Unlike Marvel and their shared media universe, DC has opted to keep the company's movie and TV universes separate, primarily so that each project isn’t hindered creatively. The downside to this approach is that there isn’t as much synergetic collaboration between the two departments, which was primarily demonstrated when DC announced their cinematic universe plans last month. Arrow star Stephen Amell has a particular issue with the movie side of things.

While he relishes being a part of the DC TV universe, Amell expressed his frustration on this week’s Arrow After Talk about how last month’s announcement of DC’s movie slate was handled, specifically that it was the day after the second Flash aired. Here were his thoughts:
“I thought that the way that Warner Bros. announced the slate of DC movies could have been handled better. And I think someone like Grant Gustin, who has just launched an iconic character like the Flash to record-breaking numbers, numbers that far-surpassed Arrow’s numbers, he should have been given a wider berth than two episodes before another actor was announced to play his character."

He also pointed out that the reaction to the second episode of a series is more important than the pilot because it indicates how many people enjoyed the debut and will be sticking around. By scheduling their movie news the day after Flash aired, it drew attention away from those crucial ratings. He says Gustin deserves better.
"All that being said, that’s because I’m protective of Grant, and that’s because I think that producing 23 episodes of superhero television is more difficult than producing a feature film, and it’s 23 episodes again, and again, and again.”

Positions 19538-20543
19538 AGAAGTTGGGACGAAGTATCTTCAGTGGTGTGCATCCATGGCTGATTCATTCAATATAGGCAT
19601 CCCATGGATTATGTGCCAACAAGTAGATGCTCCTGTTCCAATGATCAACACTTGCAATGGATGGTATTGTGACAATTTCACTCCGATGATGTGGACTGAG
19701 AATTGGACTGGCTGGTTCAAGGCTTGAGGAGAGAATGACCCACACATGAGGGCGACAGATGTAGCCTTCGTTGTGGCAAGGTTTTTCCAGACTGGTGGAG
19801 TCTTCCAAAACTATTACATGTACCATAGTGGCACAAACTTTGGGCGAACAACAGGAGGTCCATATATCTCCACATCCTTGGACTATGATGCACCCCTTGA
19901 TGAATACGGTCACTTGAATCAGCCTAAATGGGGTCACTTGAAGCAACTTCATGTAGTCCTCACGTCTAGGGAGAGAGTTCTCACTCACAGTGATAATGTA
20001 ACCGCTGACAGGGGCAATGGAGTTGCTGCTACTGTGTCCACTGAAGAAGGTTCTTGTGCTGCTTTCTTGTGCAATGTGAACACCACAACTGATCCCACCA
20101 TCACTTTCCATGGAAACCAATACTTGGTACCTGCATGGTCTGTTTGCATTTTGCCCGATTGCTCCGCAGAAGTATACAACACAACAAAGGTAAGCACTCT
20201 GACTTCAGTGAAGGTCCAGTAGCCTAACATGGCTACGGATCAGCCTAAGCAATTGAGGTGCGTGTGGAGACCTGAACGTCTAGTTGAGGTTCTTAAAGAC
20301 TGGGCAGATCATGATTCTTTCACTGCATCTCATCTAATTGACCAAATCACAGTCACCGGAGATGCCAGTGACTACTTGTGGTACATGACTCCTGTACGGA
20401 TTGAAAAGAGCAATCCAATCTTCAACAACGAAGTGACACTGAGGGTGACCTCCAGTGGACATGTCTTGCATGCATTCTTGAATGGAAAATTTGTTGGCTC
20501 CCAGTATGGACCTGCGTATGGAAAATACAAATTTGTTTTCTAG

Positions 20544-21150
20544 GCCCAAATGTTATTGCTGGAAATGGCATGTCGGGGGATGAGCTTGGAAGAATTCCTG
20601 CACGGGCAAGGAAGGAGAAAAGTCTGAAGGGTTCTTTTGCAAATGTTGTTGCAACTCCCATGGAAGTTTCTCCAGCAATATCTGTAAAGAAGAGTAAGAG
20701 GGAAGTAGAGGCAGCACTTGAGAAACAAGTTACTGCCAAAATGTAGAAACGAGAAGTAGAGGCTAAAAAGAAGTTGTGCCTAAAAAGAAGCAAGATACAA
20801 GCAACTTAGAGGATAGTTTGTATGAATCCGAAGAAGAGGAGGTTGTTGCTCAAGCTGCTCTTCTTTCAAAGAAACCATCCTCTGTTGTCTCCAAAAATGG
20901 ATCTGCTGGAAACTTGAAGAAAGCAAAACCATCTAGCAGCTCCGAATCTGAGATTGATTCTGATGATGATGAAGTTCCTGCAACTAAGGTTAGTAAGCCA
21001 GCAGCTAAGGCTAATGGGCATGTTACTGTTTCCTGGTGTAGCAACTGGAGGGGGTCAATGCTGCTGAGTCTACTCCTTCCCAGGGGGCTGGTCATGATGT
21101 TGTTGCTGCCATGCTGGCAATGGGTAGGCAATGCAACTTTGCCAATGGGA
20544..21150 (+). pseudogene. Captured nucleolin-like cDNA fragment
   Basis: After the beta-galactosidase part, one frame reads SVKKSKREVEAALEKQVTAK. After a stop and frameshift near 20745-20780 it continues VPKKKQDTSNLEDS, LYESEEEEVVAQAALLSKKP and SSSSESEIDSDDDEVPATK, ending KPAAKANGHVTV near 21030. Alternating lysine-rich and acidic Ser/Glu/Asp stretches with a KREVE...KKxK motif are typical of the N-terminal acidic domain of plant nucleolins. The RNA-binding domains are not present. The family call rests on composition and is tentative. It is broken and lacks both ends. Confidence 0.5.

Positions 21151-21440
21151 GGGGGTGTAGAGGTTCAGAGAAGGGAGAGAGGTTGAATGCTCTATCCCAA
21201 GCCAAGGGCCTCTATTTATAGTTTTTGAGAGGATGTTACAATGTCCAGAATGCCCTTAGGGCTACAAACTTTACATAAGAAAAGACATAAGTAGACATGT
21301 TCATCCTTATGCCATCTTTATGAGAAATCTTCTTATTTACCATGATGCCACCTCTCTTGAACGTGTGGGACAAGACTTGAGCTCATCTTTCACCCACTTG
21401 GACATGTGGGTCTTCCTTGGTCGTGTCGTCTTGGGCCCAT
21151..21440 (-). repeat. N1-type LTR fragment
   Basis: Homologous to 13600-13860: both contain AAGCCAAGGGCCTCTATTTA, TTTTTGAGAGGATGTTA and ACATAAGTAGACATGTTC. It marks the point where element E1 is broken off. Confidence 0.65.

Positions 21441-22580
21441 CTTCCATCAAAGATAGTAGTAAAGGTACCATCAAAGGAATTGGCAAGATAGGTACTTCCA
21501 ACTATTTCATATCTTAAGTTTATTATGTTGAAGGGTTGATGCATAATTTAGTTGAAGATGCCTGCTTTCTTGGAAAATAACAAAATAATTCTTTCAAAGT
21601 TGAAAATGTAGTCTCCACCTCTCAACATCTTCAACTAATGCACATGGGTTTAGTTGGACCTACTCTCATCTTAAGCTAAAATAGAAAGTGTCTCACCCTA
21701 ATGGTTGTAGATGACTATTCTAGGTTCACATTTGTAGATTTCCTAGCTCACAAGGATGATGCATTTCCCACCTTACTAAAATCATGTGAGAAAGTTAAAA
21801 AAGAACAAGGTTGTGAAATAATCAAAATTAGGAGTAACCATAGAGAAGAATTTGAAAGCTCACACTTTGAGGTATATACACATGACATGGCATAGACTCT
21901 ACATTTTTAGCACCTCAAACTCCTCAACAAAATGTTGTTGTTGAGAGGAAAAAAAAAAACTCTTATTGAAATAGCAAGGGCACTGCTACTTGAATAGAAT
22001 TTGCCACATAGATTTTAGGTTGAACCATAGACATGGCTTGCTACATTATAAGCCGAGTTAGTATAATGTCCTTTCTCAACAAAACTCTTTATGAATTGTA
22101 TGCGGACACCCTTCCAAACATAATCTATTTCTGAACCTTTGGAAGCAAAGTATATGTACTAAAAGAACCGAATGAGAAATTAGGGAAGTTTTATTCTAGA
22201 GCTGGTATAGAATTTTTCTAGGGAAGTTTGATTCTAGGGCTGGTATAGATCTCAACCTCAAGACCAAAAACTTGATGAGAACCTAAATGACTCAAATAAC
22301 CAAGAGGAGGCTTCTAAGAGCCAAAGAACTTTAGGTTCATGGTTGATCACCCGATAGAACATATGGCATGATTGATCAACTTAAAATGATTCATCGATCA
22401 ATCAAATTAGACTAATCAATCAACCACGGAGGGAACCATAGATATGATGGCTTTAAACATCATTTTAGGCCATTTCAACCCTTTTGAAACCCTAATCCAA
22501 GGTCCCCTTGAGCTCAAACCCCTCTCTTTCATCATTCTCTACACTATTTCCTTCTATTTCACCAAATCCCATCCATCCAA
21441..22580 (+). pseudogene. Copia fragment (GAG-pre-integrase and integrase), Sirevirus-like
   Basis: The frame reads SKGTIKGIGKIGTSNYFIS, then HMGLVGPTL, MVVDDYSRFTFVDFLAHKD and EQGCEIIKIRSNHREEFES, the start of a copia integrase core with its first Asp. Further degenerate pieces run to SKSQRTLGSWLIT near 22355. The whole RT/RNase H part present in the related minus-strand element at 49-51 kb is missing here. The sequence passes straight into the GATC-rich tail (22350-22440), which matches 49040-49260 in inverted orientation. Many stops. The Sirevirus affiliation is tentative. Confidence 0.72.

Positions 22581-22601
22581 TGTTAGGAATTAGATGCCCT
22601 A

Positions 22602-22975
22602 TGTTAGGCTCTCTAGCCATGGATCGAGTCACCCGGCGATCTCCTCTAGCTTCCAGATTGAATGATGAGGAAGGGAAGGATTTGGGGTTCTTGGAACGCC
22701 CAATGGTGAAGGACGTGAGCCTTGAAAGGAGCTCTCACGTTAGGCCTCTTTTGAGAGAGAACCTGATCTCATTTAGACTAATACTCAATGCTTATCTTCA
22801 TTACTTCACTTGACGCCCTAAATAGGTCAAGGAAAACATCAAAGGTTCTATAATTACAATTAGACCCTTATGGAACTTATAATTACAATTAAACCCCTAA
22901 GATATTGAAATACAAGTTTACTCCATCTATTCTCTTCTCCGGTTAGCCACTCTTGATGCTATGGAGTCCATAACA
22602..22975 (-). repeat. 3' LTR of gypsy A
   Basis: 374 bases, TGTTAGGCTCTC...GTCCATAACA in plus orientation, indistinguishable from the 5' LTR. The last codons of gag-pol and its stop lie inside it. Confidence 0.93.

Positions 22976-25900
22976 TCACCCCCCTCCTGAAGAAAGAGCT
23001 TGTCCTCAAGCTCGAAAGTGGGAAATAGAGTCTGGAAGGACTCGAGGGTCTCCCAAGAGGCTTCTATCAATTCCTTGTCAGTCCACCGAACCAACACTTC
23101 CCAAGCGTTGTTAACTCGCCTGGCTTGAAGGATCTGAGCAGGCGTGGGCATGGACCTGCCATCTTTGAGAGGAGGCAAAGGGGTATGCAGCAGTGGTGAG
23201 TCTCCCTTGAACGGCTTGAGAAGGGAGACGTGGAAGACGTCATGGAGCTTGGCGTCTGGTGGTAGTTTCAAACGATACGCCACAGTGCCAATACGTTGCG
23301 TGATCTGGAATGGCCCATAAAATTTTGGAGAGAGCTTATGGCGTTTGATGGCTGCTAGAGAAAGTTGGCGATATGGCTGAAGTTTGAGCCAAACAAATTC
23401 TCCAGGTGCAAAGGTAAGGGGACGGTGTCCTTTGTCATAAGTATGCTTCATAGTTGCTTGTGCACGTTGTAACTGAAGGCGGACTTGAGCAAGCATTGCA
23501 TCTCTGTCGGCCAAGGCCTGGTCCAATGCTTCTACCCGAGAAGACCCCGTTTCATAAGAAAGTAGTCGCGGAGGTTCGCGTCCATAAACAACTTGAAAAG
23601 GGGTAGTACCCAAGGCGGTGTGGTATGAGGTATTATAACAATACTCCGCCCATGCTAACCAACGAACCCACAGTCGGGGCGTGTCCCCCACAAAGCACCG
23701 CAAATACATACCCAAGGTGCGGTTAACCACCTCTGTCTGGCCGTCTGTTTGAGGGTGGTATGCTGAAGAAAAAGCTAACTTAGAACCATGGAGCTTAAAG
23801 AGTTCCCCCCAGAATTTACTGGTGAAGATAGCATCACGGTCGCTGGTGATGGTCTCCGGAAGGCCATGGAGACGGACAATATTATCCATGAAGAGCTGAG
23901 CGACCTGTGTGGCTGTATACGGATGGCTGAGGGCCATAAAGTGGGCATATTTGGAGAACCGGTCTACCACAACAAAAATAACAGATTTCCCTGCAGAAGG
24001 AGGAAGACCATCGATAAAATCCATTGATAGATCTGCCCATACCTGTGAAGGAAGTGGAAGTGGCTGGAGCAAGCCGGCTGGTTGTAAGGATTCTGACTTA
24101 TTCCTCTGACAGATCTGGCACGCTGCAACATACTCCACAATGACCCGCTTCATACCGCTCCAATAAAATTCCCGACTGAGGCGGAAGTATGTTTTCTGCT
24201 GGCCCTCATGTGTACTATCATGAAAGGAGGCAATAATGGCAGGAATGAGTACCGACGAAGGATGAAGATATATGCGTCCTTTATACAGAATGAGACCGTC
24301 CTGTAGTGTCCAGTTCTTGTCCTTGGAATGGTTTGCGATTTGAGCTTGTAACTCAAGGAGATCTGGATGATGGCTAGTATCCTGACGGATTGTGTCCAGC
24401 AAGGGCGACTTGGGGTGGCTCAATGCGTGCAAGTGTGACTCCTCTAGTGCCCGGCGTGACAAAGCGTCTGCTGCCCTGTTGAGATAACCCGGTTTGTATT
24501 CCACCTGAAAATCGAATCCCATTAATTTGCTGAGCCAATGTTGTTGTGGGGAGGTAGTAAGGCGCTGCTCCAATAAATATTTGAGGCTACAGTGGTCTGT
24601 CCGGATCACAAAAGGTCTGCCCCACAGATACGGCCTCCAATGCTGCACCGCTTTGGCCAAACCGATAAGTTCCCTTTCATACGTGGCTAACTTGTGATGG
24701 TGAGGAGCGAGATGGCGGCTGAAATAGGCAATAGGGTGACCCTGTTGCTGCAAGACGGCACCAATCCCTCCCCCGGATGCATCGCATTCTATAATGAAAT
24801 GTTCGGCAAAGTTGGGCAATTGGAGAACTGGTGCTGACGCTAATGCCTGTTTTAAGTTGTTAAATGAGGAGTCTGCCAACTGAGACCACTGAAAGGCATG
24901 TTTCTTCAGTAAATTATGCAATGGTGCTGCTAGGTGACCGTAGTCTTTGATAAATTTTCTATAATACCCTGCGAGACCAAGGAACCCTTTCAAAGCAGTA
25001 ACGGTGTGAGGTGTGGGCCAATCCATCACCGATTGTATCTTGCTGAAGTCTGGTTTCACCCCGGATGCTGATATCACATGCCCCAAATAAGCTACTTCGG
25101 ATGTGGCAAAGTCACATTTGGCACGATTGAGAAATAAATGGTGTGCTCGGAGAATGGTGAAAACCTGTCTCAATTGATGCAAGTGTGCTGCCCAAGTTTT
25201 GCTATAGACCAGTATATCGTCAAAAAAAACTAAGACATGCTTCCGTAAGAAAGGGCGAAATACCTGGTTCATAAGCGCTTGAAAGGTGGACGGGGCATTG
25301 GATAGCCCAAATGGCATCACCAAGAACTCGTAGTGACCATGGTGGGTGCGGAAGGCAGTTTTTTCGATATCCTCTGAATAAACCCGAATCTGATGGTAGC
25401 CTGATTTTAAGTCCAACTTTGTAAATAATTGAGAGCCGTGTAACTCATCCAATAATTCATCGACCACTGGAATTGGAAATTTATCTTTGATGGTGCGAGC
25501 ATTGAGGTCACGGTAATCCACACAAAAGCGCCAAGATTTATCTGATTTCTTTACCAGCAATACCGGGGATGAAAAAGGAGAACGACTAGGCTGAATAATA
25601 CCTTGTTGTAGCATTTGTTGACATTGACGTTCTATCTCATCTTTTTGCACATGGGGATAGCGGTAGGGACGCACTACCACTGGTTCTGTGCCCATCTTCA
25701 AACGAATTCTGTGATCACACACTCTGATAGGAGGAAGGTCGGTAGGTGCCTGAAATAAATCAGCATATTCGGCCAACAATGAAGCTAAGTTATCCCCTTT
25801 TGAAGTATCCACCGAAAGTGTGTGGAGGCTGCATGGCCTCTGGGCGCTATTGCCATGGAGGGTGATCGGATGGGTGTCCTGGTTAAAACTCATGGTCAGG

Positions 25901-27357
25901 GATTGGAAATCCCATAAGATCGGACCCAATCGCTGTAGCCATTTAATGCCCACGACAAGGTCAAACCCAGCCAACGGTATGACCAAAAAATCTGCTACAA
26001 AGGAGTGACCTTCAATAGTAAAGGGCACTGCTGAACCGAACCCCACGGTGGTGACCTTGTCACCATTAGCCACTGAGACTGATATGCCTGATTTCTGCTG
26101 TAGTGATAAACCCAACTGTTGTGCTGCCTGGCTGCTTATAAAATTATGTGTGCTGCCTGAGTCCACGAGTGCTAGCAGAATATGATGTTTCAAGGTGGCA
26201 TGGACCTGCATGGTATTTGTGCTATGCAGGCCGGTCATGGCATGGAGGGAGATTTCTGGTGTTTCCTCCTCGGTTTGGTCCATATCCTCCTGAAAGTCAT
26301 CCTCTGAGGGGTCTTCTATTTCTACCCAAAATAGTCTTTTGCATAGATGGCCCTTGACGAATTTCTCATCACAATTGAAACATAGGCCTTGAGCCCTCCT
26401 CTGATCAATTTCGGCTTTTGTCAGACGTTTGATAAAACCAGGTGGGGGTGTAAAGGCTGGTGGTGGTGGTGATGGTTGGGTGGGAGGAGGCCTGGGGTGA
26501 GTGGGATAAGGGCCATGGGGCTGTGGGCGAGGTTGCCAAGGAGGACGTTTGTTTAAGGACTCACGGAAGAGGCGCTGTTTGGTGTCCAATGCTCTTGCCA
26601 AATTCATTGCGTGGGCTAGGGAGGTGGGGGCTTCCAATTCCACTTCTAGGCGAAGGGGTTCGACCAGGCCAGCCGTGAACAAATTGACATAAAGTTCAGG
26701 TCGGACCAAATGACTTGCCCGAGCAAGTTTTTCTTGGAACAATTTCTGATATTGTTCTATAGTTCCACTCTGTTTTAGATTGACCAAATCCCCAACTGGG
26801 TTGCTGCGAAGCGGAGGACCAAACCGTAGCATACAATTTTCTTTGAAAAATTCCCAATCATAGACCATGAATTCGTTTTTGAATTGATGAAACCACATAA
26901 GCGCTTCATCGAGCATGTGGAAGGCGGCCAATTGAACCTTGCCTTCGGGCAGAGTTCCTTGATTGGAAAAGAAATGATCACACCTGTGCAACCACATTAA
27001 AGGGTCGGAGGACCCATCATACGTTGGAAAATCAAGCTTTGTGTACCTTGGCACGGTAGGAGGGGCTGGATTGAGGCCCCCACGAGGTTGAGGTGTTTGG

Among the big DC news that day was the casting of Ezra Miller as Flash in the titular character’s 2018 film. Gustin barely got two weeks under his belt as the Flash before he was overshadowed by the actor who would be playing the Scarlet Speedster on the big screen. By the time the movies comes out (and assuming the show is still on), The Flash will be in its fourth or fifth season, so many people will be well-acquainted with Gustin as the character by the time Miller debuts. While Gustin on the big screen is not to be, it wouldn’t have hurt Warner Bros. and DC to hold the announcement for another date, especially if they took the time to make an event out of it like Marvel did with their Phase 3 lineup.

Despite his irritation with the timing, Amell did state that he was excited with how DC will be introducing the Justice League on the big screen over five to six years, and said he’s spoke to DC Chief Creative Officer Geoff Johns about the upcoming plans. At the end of the day, DC is a comic book company that enjoys crossing over characters from multiple universes, especially though their Crisis events, so there’s always the possibility that one day, we may see two different Flashes running side-by-side and two different Green Arrows drawing their bows.

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